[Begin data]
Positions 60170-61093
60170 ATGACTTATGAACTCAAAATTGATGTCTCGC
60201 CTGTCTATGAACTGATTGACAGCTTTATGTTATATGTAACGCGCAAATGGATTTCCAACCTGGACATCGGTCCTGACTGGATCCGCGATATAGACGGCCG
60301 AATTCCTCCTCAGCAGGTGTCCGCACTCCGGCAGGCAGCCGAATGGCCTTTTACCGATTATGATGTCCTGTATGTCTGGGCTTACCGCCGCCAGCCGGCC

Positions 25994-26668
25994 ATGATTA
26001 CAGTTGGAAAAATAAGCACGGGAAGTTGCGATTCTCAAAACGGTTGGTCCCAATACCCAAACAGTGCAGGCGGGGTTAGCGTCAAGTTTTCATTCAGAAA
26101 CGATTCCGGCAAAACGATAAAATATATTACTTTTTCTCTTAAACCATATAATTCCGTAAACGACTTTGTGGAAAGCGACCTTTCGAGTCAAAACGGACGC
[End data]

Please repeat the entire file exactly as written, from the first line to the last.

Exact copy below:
Positions 60170-61093
60170 ATGACTTATGAACTCAAAATTGATGTCTCGC
60201 CTGTCTATGAACTGATTGACAGCTTTATGTTATATGTAACGCGCAAATGGATTTCCAACCTGGACATCGGTCCTGACTGGATCCGCGATATAGACGGCCG
60301 AATTCCTCCTCAGCAGGTGTCCGCACTCCGGCAGGCAGCCGAATGGCCTTTTACCGATTATGATGTCCTGTATGTCTGGGCTTACCGCCGCCAGCCGGCC

Positions 25994-26668
25994 ATGATTA
26001 CAGTTGGAAAAATAAGCACGGGAAGTTGCGATTCTCAAAACGGTTGGTCCCAATACCCAAACAGTGCAGGCGGGGTTAGCGTCAAGTTTTCATTCAGAAA
26101 CGATTCCGGCAAAACGATAAAATATATTACTTTTTCTCTTAAACCATATAATTCCGTAAACGACTTTGTGGAAAGCGACCTTTCGAGTCAAAACGGACGC